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COVID-19 testing in Minnesota, where officials confirmed the first case of the P.1 variant in the U.S. Photo: Stephen Maturen via Getty

The first case of a coronavirus variant that originated in Brazil has reached the U.S. and was found in Minnesota, state officials announced Monday.

Why it matters: The P.1 variant is one of three spreading rapidly around the world, raising questions about the efficacy of vaccines on different COVID variants and the possibilities of new outbreaks.

Details: The infected person, a Twin Cities resident with "recent travel history to Brazil," got tested on Jan. 9 after feeling sick the week prior, officials said.

  • The state's variant surveillance program helped identify the variant. Each week, the program collects 50 random samples from testing partners to conduct whole genome sequencing and get a better sense of specific forms of the coronavirus in Minnesota.

The big picture: The P.1 variant was first detected in northern Brazil in mid-December. It went on to account for 42% of confirmed cases in Manaus, Brazil, in December, Reuters reports.

  • Immunologist Ester Sabino told Reuters it's likely the new variant is more transmissible than the original strain, though there are no conclusive findings.
  • Biden reinstated coronavirus-related travel restrictions on Brazil Monday.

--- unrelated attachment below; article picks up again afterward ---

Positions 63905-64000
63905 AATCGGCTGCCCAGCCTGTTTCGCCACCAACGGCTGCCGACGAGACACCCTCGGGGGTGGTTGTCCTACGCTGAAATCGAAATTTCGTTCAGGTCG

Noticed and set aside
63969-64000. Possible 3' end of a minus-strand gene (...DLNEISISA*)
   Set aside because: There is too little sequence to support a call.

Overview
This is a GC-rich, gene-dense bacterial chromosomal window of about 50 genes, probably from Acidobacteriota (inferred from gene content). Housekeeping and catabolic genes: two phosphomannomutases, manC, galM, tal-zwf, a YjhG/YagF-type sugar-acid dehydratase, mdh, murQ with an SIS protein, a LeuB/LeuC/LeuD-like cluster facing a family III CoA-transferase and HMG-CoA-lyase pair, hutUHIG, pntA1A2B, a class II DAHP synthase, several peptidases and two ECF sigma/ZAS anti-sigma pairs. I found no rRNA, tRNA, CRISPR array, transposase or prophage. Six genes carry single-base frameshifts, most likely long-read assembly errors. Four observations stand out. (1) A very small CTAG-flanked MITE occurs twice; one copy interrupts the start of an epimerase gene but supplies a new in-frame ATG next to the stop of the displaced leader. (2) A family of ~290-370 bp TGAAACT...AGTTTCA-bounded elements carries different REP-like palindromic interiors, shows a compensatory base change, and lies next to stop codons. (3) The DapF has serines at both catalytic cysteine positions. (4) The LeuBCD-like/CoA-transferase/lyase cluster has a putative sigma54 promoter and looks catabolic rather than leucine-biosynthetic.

Go deeper

Updated 4 hours ago - Politics & Policy

Coronavirus dashboard

Illustration: Aïda Amer/Axios

  1. Vaccines: CDC director maintains Pfizer booster recommendation for high-risk workers — CDC director approves Pfizer boosters, adds eligibility for high-risk workers — FDA approves Pfizer boosters for high-risk individuals, people 65 and up.
  2. Health: America's mismatched COVID fears — Some experts see signs of hope as cases fall — WHO: Nearly 1 in 4 Afghan COVID hospitals shut after Taliban takeover — D.C. goes further than area counties with vaccine mandates.
  3. Politics: Bolsonaro isolating after health minister tests positive at UN summit — United Airlines says 97% of U.S. employees fully vaccinated — Mormon Church to mandate masks in temples.
  4. Education: Health care workers and teachers caught up in booster confusion — Asymptomatic Florida students exposed to COVID no longer have to quarantine — Education Department investigating Texas mask mandate ban.
  5. Variant tracker: Where different strains are spreading.
Sep 23, 2021 - Science

Top science advisers: Prepare now for next pandemic

Illustration: Rae Cook/Axios

Now is a crucial time to lay the groundwork to quash future threats from pathogens, top science advisers in the U.S. and U.K. said this week.

Why it matters: Governments, industries and organizations are trying to bolster early warning systems, improve manufacturing supply chains for vaccines and treatments, and build infrastructure to be able to better contain future outbreaks — all while the current pandemic is still raging.

21 hours ago - Health

Moderna CEO: Pandemic could be over in a year

Moderna CEO Stéphane Bancel. Photo: Nancy Lane/MediaNews Group/Boston Herald

Moderna CEO Stéphane Bancel told the Swiss newspaper Neue Zuercher Zeitung on Thursday he thinks the COVID-19 pandemic could be over in a year due to increases in vaccine production, per Reuters.

What he's saying: "If you look at the industry-wide expansion of production capacities over the past six months, enough doses should be available by the middle of next year so that everyone on this Earth can be vaccinated," Bancel said.